The Killing of a Sacred Deer

If The Square was somewhat less than I was expecting, The Killing of a Sacred Deer pulled it back by going way beyond what I was hoping for. To be fair, this is partly because I’d forgotten almost everything I knew about it… I’m usually a little suspicious of big name actors doing intense genre thrillers – too often they pull their punches and aren’t as tense, brutal or imaginative as you might expect from a more indie offering. So Colin Farell and Nicole Kidman didn’t exactly leave me optimistic about this one. Add on the fact it’s getting a full cinema release and you start to wonder whether its even worth it being in the film festival at all.

But wait.

I’d forgotten who the director is. Yorgos Lanthimos doesn’t mess about. Yorgos Lanthimos doesn’t pull punches. Yorgos Lanthimos makes The Killing of a Sacred Deer every bit as unsettling as you could hope for. If you’ve seen Dogtooth or Lobster you know that this is going to be intense, weird, and fascinating from start to finish. It’s nothing much like either of those two films but the same touch is present here.

It’s fantastic he’s getting to do such high-profile projects. I think if you’d told me as I left Dogtooth at the Hyde Park Picture House many years ago, that Lanthimos would be directing Farell and Kidman in an English language film on general release I’d have laughed at you. Or assumed he’d have sold out, toned it down for a wider audience. But the weird keeps going at full pace.

The big name cast are excellent here. The script gives Kidman a lot less to do than Farell, but there’s no doubting that the real star here is Barry Keoghan as Martin. I’m especially keen to give nothing of the plot away, so let’s just say that Martin is an odd boy.

The Killing of a Sacred Deer is a treat. If you like a thriller, or have enjoyed Lanthimos’ films, it should be right up your street.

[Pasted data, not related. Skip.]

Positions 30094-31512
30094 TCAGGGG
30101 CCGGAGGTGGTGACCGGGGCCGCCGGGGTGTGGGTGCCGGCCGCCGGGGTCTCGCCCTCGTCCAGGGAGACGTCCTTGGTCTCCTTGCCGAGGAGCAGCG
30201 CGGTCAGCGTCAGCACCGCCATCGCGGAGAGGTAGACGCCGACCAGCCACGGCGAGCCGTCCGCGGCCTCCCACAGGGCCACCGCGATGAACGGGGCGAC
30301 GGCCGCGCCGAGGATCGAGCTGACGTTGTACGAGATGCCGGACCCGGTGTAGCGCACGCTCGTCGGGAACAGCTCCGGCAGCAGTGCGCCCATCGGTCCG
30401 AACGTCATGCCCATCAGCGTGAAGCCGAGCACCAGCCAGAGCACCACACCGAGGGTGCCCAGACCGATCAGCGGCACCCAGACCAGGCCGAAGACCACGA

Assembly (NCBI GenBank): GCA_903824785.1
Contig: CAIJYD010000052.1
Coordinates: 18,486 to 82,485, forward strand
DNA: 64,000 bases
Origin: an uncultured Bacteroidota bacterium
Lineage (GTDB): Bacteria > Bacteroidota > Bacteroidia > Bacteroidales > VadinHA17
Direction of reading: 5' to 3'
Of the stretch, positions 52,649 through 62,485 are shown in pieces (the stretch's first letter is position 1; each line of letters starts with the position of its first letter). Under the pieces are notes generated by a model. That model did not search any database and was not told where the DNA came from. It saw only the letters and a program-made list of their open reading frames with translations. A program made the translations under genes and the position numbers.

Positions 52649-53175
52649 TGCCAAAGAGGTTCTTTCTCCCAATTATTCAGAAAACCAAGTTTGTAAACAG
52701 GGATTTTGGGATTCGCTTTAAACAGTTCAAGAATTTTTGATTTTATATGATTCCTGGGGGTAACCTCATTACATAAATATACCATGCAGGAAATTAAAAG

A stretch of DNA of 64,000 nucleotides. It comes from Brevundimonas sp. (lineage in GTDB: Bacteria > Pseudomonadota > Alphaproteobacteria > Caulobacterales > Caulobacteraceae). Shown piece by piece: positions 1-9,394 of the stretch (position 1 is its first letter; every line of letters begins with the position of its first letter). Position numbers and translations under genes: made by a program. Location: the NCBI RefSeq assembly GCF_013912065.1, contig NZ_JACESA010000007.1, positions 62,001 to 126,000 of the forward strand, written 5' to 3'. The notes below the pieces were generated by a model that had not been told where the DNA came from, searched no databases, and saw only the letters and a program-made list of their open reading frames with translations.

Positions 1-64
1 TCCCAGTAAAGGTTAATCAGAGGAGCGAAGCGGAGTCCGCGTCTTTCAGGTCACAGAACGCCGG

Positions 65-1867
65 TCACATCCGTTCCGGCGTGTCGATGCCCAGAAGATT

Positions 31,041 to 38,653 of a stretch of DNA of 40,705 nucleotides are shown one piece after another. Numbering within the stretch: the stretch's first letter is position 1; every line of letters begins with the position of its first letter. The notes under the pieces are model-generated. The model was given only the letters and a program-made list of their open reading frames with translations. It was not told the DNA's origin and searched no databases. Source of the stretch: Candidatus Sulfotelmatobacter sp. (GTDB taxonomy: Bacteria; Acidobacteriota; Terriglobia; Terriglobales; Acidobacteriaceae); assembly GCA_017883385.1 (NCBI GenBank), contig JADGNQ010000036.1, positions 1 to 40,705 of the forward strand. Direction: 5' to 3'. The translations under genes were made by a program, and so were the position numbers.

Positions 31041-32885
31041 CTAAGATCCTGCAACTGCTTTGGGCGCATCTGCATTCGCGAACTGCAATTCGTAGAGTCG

Schneider Vs Bax

This is something pretty refreshing. Schneider Vs. Bax treads a weirdly delicate balance between being a black comedy and a genuine, straight-faced thriller. Amidst contract killers, drug abuse, fractured family relationships and whole bunch of swamp and reeds we find ourselves in a Finnish drama that veers between being a bit silly and being very serious.

I’ve no idea what I’d expected – the Liff programme had it billed as a kind of farce and – in parts – that’s more or less accurate. Elsewhere it’s as tense a drama as you could ask for as tooled-up killers hunt their prey in the swampland. The master stroke of the film is its neutral position. You’re rarely less than sympathetic with either side of the Schneider Vs Bax conflict and it makes for a weird viewing. Usually when someone on screen is looking to shoot someone else you’re viewing it from a firmly partisan perspective: you want one of them to win. Here though, it’s just fascinating to watch it all unfold.

Truly solid film. I’d happily watch this one again.

A can of Rooster’s Baby Faced Assassin for this one. It’s a punchy, strong IPA that you could easily drink far too much of. And Assassin is clearly a very fitting beer for the film!